UP BROADCAST RUNNING MULTICAST MTU:1500 Metric:1
       RX packets:45 errors:0 dropped:0 overruns:0 frame:0
       TX packets:68 errors:0 dropped:0 overruns:0 carrier:0
       collisions: 0 txqueuelen:1000
       RX bytes:3096 (3.0 Kb)  TX bytes: 16555 (16.1 Kb)
       Interrupt:20 Memory:f7300000-f7320000

lo     Link encap: Local loopback
       inet addr:127.0.0.1  Mask:255.0.0.0
       UP LOOPBACK RUNNING  MTU:65536  Metric:1
       RX packets:112 errors:0 dropped:0 overruns:0 frame:0
       TX packets:112 errors:0 dropped:0 overruns:0 carrier:0
       collisions:0 txqueuelen:0
       RX bytes:8336 (8.1 Kb)  TX bytes:8336 (8.1 Kb)

openSUSE-Z87:~#_

If it may assist someone who knows what they're doing, this is the result I get from running ipconfig in Windows 10 (same machine, same adapter, same modem/router as openSUSE). Internet and ping works just fine.

Code:
C:\Windows\system32>ipconfig /all

Windows IP Configuration

  Host Name..................: Z87-PC
  Primary Dns Suffix.........:
  Node Type..................: Hybrid
  IP Routing Enabled.........: No
  WINS Proxy Enabled.........: No
  DNS Suffix Search List.....: Home

Ethernet adapter Area 52 LAN:

  Connection-specific DNS Suffix..: Home
  Description.....................: Intel(R)Ethernet Connection I217-V                     
  Physical Address................: 00-1F-BC-10-D0-B3
  DHCP Enabled....................: Yes
  Autoconfiguration enabled.......: Yes
  Link-local IPv6 Address.........: fe80::d1fb:46f6:f46e:886f%8(Preferred)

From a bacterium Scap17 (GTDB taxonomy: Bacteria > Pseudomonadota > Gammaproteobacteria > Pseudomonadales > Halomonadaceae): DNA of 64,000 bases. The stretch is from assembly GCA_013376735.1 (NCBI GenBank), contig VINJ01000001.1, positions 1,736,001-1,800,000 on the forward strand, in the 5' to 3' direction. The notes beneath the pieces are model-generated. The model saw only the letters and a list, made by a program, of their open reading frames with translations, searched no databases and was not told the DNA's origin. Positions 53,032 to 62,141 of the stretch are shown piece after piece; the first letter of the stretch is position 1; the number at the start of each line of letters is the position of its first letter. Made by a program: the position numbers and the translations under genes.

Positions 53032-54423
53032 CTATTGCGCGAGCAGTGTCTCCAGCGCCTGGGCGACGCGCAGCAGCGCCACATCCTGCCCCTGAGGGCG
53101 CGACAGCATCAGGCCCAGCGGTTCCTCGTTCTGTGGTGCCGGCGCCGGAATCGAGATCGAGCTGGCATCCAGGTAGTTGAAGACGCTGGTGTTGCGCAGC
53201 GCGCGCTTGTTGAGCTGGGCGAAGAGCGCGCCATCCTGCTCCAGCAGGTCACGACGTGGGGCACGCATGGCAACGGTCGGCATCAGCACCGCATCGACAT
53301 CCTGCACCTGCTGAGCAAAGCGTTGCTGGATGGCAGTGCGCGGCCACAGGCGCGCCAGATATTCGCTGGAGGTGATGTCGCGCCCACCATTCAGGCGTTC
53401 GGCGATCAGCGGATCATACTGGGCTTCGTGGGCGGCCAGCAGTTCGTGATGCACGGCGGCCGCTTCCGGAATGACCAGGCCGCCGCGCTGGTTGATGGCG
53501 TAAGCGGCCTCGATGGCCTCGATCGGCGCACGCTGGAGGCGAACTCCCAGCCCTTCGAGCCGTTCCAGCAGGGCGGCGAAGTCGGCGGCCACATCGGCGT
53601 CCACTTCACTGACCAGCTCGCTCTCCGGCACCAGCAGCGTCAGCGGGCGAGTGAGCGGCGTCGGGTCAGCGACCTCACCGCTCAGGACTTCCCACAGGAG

IPv4 Address....................: 192.168.254.1(Preferred)
  Subnet Mask.....................: 255.255.255.0
  Lease Obtained..................: Wednesday, October 28, 2015, 6:40:46 PM
  Lease Expires...................: Thursday, April 20, 2023 9:40:45 AM
  Default Gateway.................: 192.168.254.254
  DHCP Server.....................: 192.168.254.254
  DHCPv6 IAID.....................: 50339772
  DHCPv6 Client DUID..............: 00-01-00-01-1D-50-10-15-00-1F-BC-10-D0-B3 
  DNS Servers.....................: 192.168.254.254

I will gladly supply any additional information that may help with this problem.

Hugh


.
 
Old 10-28-2015, 08:06 PM   #7
suicidaleggroll
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Quote:
Originally Posted by suicidaleggroll View Post
How about "ifconfig -a"
Quote:
Originally Posted by ThinkingMonkey View Post
Results of ifconfig /a
-a != /a

Windows switches/flags use /, Linux uses -.
 
Old 10-28-2015, 09:34 PM   #8
jefro
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I don't see an IP address there.
"
eno1 Link encap:Ethernet HWaddr 00:1F:BC:100:B3
UP BROADCAST RUNNING MULTICAST MTU:1500 Metric:1
RX packets:45 errors:0 dropped:0 overruns:0 frame:0
TX packets:68 errors:0 dropped:0 overruns:0 carrier:0
collisions: 0 txqueuelen:1000